Dear Adri, You have always been precocious and intelligent beyond your years but today you…
August 7th, 2013
Today I found you in the bathroom after school wetting a comb and running it through your hair. When I inquired you replied “Mommy I’m wetting and ‘flatting’ my hair so the children at my school will think its beautiful”.
After I regained the ability to speak and asked you some more about it I discovered that a particular straight haired girl told you that your hair was not beautiful because it was not straight. This is not the first time that this girl has been mean to you (and others), but usually you are a bit sad, tell me that so and so was mean to you (recognizing it as mean and not true), and move on. This was different.
You spent 30 minutes wetting and combing your hair until it was perfectly straight and “beautiful”. You then got in the bath and sat. Perfectly still. Sat and asked every 2 minutes if your hair was touching the water. If it was still straight. If it was still perfect. If it was still beautiful. You are 4 1/2 years old. You did not play. You did not splash. You did not blow bubbles or practice your swimming. You sat.
Trying to hide the welling tears in my eyes and catch in my voice I told you that hair is beautiful curly or straight. Long or short. Red or yellow or brown or black or grey or white or blue! That curly or straight hair doesn’t change how smart you are. Curly or straight hair doesn’t change how strong your body is. Curly or straight hair doesn’t change how kind you are. Curly or straight hair doesn’t change how funny you are. That just because this little girl doesn’t realize that hair different from her own is beautiful doesn’t mean she’s right. We have to help teach her that.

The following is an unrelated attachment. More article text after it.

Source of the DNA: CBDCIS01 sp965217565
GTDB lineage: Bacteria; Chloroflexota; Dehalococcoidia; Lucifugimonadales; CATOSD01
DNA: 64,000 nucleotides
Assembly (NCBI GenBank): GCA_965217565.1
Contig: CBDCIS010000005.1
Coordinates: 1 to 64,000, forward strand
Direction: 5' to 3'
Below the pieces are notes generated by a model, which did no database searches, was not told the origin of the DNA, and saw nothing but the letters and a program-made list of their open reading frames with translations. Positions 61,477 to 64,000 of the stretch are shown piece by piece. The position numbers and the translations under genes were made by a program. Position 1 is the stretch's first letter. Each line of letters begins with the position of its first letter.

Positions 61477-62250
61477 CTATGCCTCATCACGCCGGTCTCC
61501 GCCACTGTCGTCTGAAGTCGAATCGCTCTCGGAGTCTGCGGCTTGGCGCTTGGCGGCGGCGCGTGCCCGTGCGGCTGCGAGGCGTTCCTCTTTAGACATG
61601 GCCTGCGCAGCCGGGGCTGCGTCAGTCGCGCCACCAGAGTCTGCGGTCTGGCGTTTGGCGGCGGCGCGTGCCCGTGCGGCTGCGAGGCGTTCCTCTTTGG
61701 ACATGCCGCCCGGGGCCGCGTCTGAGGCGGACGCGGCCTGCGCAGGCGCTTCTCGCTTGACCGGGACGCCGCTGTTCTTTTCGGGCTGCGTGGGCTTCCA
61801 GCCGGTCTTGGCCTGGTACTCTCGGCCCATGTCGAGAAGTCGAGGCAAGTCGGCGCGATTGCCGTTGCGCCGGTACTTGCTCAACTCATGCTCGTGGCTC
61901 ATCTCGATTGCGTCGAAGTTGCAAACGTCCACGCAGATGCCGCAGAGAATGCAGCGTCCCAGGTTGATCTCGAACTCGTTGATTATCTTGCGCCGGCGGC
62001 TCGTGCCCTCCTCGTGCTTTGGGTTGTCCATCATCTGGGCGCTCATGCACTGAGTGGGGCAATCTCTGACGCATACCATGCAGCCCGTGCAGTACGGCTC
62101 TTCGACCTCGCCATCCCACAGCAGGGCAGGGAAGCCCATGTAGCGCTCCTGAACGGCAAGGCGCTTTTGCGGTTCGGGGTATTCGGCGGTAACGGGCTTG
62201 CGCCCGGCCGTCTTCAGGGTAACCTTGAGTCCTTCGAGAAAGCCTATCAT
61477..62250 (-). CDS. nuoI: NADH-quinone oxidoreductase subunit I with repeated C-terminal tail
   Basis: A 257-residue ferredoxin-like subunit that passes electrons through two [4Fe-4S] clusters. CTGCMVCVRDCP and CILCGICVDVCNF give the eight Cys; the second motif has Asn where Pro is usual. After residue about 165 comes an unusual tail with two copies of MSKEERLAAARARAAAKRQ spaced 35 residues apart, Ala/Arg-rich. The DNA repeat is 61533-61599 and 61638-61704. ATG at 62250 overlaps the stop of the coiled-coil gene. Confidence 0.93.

I told you that my favourite thing about hair is how fun it is to do our hair in all different ways. How mommy liked to make her hair straight one day and curly the next. Change it’s colour, length, up or down style. That hair is SO much fun all different ways. That your hair belongs to you and what you do to it is your decision and the only person you should change your hair for is YOU! If you thinks its beautiful (or funky or classy or edgy or fill-in-the-blank) that’s what matters.
I pray desperately that even the tiniest bit of what I said sunk in. And I dread raising 2 girls in this world. I don’t know how to give you the strength and confidence to navigate such cruelty when I never had those tools myself. I can’t even fathom what those tools look like to a 4 year old. You’re just a baby in so many ways and you shouldn’t need these tools. I hope looking back on this post when you are grown I will see how far you’ve come and what a strong, confident woman you always were and continued to be. That it didn’t get you down or make you question your worth.
And your sister. She’s just 4 months – truly a baby with just tiny wisps of hair. Will she think they are “straight enough?”